chiasma

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chiasma

 [ki-az´mah] (pl. chias´mata) (L.; Gr.)
in genetics, the points at which members of a chromosome pair are in contact during the prophase of meiosis and because of which recombination, or crossing over, occurs on separation. See also chiasma formation.

chi·asm

(kī'azm),
1. An intersection or crossing of two lines.
2. In anatomy, a decussation or crossing of two fibrous bundles, such as tendons, nerves, or tracts.
3. In cytogenetics, the site at which two homologous chromosomes make contact (thus appearing to be crossed), enabling the exchange of genetic material during the prophase stage of meiosis.
Synonym(s): chiasma [TA]
[G. chiasma]

chiasma

(kī-ăz′mə) also

chiasm

(kī′ăz′əm)
n. pl. chias·mata (-mə-tə) or chias·mas also chi·asms
1. Anatomy A crossing or intersection of two tracts, as of nerves or ligaments.
2. Genetics The point of contact between paired chromatids during meiosis, resulting in a cross-shaped configuration and representing the cytological manifestation of crossing over.

chi·as′mal, chi·as′mic (-măt′ĭk), chi′as·mat′ic (-măt′ĭk) adj.

chi·asm

(kīazm)
1. An intersection or crossing of two lines.
2. anatomy a decussation or crossing of two fibrous bundles, such as tendons, nerves, or tracts.
Synonym(s): chiasma.
3. cytogenetics the site at which two homologous chromosomes make contact (thus appearing to be crossed), enabling the exchange of genetic material during the prophase stage of meiosis.
Synonym(s): Budd syndrome.
[G. chiasma]

chiasma

1. The intersection and partial crossing of the optic nerves behind the eyes within the skull. The fibres on the outer halves of each optic nerve do not cross over; those on the inner halves of each nerve do. Also known as the optic chiasm.
2. The site at which a pair of homologous chromosomes exchange material during MEIOSIS.

chiasma

(pl. chiasmata) the cross-shaped configuration produced during CROSSING OVER; for example, between CHROMATIDS in MEIOSIS.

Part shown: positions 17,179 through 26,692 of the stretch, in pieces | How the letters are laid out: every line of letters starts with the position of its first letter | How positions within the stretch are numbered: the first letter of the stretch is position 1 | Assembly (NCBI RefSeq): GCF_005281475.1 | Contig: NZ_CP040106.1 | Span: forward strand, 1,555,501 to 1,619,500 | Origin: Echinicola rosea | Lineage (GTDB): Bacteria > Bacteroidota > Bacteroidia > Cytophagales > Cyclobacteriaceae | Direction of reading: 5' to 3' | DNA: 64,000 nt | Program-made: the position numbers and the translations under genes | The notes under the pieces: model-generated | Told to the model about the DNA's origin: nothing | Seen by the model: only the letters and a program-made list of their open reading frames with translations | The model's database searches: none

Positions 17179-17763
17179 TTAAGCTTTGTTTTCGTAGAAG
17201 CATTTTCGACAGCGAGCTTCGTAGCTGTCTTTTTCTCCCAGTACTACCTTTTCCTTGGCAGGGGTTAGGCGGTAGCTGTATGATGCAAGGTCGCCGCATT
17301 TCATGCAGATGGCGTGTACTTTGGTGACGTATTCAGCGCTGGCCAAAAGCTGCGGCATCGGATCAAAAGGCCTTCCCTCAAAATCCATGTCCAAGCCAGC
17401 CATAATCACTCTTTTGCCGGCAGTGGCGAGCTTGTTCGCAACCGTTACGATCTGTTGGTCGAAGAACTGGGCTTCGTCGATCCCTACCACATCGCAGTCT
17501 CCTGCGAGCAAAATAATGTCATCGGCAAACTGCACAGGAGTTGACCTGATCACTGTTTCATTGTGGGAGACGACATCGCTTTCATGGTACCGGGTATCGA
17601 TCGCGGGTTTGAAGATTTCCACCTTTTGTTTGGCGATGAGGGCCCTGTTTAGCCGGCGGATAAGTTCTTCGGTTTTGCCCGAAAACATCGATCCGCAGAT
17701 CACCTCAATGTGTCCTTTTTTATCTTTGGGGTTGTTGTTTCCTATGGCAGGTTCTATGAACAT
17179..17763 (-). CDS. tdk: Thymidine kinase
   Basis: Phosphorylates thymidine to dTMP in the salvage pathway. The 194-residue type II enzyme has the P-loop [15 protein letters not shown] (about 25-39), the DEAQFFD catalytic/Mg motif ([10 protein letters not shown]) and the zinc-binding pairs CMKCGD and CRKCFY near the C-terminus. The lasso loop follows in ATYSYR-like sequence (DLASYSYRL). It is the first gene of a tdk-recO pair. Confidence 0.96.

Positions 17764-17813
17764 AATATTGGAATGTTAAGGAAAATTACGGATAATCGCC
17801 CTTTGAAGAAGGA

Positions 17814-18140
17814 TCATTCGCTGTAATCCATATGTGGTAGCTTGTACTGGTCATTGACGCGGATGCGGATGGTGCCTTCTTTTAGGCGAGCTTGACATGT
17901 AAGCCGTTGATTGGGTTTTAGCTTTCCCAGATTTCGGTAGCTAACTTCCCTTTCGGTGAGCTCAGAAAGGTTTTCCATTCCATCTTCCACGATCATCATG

chi·asm

, chiasma (kīazm, kī-azmă)
In anatomy, decussation or crossing of two fibrous bundles, such as tendons, nerves, or tracts.
[G. chiasma]
References in periodicals archive ?
In this case, the entire speech follows the pattern of a basic chiastic inclusion (ABA): Romeo's Speech (lines 175-82): A: Love and Hate (chiasms) B: Catalogue of Contraries A: Love and Hate (chiasm)
Next, by expanding each chiastic level with phrases composed of chiasms and periodic sentences (the outline of this passage generally follows the periodic sentences it contains), the full speech subsequently takes shape into a highly complex and interrelated passage: Hamlet: A: Now I am alone.
(13) Shakespeare incorporates periodic sentences of various lengths into his complex chiasms to assist in the narrative flow.
In the following example, he not only uses parallelisms but sets two parallelisms (one in each A level) into corresponding positions in the passage, creating a structural chiasm (in this case, a chiastic inclusion, or ABA) for the main body of the speech: Brackenbury (R3 1.4.76-83): Sorrow breaks seasons and reposing hours, [introduction; standard makes the night morning and the noontide night: parallelism] [basic chiasm (5)] A: Princes have but their titles for their glories, An outward honor for an inward toil, B: And for unfelt imaginations they often feel a world of restless cares A: So that between their titles and low name There's nothing differs but the outward fame.
The introductory portion, termed anacrusis among biblical scholars (Watson 150), appears as a single word, a phrase, a parallelism, or a small paragraph that propels the text into the chiasm that follows.
In biblical complex chiasmus, as well as in many of Shakespeare's forms, the structures containing the springboard and rejoinder sections are generally independent from the main body of the chiasm; however, this is not always the case.
A basic scheme might be notated as ABCBA, with the C level representing the apex; however, this type of chiasm may actually contain any number of levels and is more directly related to the biblical forms than the first two examples (Renaissance writers often compose passages of successive couplets, or phrases employing parison, which can mimic some of the earlier ABA examples mentioned here).
The following system is an ABCBA chiasm linked to an ABA chiasm with a typical Shakespearean catalogue embedded in the structure (the word sin illustrates rhetorical repetition, but it does not define the structural spine of the chiasm): King Henry the Sixth (2H6 5.1.181-90): A: Canst thou dispense with heaven for such an oath?
In the following example from The Winter's Tale, Shakespeare creates a complex, overlapping chiasm that begins with a basic arrangement of related parallelisms, which he uses to bookend a second chiasm that lives in the center of the overall passage.
In this line, the words "love" and "hate" form a chiasm with "brawling" and "loving," as well as simultaneously forming yet another chiasm with line 175, the previous verse line in the text (as seen below).
More specifically, the basic process of composing a passage according to complex chiastic principles begins by outlining a simple chiasm (such as the basic inclusion shown above), and then expanding each level with yet another chiasm, catalogue, periodic sentence, parallelism, or any other type of structure that addresses the original concept.